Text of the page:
My thoughts on Carol Realini and Judy O’Brien being named as Top Silicon Valley Women of Influenceby the Silicon Valley/San Jose Business Journal…..

Q: What does it mean to you personally to be named one of the Most Influential Women in Silicon Valley?

Receiving this recognition is such an honor. There are a growing number of influential women based here and those of us being recognized with this award are the tip of the iceberg. I am flattered at being recognized and expect the recognition is really more about Obopay and less about me. Obopay is such a big idea – using the global ubiquity of mobile to bring banking to billions of people who have been unserved by traditional banking business models. Oh, I almost forgot…Obopay is also committed to bringing a new level of convenience to the rest of us – so we all have banking services that empower our life and work.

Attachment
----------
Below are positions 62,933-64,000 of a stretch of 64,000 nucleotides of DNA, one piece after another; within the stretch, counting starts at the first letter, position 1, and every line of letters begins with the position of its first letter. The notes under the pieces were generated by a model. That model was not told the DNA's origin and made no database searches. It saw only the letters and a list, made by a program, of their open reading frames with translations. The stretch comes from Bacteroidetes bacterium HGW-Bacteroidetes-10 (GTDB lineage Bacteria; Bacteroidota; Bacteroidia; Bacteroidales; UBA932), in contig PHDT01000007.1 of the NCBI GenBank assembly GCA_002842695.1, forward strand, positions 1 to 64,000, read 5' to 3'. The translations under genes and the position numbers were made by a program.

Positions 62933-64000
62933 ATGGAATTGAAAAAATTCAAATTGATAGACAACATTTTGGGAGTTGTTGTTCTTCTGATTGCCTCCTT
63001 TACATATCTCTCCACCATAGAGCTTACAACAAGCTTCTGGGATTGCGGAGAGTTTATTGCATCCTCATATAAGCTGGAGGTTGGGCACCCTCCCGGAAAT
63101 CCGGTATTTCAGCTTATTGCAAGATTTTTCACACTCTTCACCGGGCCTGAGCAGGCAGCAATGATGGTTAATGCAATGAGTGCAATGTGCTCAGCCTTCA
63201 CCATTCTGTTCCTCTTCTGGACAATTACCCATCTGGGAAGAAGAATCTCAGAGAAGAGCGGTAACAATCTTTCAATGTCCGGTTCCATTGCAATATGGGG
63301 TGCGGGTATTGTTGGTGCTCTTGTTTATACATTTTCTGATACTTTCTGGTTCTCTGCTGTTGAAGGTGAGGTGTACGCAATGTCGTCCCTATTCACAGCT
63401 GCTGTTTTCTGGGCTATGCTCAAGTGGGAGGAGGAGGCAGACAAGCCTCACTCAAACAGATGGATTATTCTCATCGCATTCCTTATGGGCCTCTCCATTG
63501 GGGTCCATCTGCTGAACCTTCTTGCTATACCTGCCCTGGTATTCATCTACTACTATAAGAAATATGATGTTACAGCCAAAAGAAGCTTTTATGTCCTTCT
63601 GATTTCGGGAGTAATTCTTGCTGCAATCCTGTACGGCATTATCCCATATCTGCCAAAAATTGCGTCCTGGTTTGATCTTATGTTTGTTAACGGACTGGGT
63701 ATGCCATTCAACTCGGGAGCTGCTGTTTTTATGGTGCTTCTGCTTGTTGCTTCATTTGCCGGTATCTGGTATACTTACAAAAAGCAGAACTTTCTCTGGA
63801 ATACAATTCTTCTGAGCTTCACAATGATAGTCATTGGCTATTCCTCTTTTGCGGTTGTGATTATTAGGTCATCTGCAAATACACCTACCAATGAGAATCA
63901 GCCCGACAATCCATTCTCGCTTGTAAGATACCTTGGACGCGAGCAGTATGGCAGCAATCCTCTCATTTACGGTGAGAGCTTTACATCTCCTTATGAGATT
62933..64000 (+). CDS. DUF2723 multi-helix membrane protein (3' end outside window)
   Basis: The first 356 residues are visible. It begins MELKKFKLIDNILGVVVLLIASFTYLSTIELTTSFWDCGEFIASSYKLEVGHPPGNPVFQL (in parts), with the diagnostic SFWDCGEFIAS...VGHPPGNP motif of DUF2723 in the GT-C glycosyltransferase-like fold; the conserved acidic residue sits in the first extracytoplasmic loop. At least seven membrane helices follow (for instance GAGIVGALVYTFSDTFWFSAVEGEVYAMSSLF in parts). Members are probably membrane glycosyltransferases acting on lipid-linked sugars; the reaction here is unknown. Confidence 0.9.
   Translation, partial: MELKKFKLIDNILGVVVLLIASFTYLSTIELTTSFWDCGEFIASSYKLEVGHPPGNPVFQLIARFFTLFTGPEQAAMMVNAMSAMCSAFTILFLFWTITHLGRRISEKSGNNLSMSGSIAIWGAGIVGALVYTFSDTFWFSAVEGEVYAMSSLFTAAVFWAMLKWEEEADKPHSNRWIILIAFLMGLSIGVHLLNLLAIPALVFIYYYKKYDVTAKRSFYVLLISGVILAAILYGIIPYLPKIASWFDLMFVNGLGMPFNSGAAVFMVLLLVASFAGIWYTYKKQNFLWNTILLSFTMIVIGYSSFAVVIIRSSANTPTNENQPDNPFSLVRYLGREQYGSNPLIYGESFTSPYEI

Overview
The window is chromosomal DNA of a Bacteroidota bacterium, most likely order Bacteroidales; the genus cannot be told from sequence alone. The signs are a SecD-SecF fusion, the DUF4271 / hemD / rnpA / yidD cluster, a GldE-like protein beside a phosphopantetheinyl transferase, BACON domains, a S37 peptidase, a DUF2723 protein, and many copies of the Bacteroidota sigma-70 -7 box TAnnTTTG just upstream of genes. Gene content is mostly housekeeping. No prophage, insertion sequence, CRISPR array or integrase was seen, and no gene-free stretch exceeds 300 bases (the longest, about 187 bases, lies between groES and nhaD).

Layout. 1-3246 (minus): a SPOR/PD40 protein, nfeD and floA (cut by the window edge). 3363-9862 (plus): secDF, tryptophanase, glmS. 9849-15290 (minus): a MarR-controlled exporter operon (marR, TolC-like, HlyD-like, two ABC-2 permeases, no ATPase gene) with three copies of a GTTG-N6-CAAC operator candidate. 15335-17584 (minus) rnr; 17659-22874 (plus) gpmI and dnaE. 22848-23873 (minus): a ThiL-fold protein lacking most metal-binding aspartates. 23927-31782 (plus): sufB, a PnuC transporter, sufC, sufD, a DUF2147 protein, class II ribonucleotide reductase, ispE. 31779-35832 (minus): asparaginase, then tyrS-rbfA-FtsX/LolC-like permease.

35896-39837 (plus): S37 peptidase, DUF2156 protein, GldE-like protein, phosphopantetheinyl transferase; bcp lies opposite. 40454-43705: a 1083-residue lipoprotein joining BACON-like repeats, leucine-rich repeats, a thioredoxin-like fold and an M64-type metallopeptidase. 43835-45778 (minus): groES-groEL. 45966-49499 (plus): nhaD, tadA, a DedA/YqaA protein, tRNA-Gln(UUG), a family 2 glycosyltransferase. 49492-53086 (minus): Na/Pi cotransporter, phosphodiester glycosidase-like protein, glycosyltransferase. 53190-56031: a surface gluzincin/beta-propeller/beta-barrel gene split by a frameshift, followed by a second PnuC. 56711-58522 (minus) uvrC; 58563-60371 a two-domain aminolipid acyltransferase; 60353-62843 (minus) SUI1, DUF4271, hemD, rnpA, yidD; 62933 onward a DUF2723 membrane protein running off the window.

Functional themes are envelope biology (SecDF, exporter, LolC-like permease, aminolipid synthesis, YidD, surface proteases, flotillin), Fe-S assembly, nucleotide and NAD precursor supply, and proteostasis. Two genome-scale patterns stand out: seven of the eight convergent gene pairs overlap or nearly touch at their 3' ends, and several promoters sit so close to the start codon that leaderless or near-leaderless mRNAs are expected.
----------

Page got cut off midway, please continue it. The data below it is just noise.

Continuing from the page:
Q: What do you think the potential is for women in business to lead and make a difference today?

For a while now when asked this question, I have been giving the same answer – the potential is broad and deep. When I started in technology in the 70’s, the industry wasn’t used to women engineers or women leaders. That has all changed now. Plus, we have many new high growth companies – like Obopay, Facebook, Twitter, and many more – that represent great opportunities. If you have the talent and leadership, companies want their employees to step into the role of maximum contribution. So they don’t care what sex, religion, race, or relationships you have. Instead they care about results and market leadership. And they are always asking who among us can take on this new challenge. These are great environments for women to contribute, grow and lead.

In addition, there are also great opportunities in more establish companies and in start up companies. Everyone is more comfortable with women leaders including VC’s, board of directors, peers, even husbands are more comfortable and supportive than ever.

Q: What challenges do you think still exist for women to excel in the workforce today?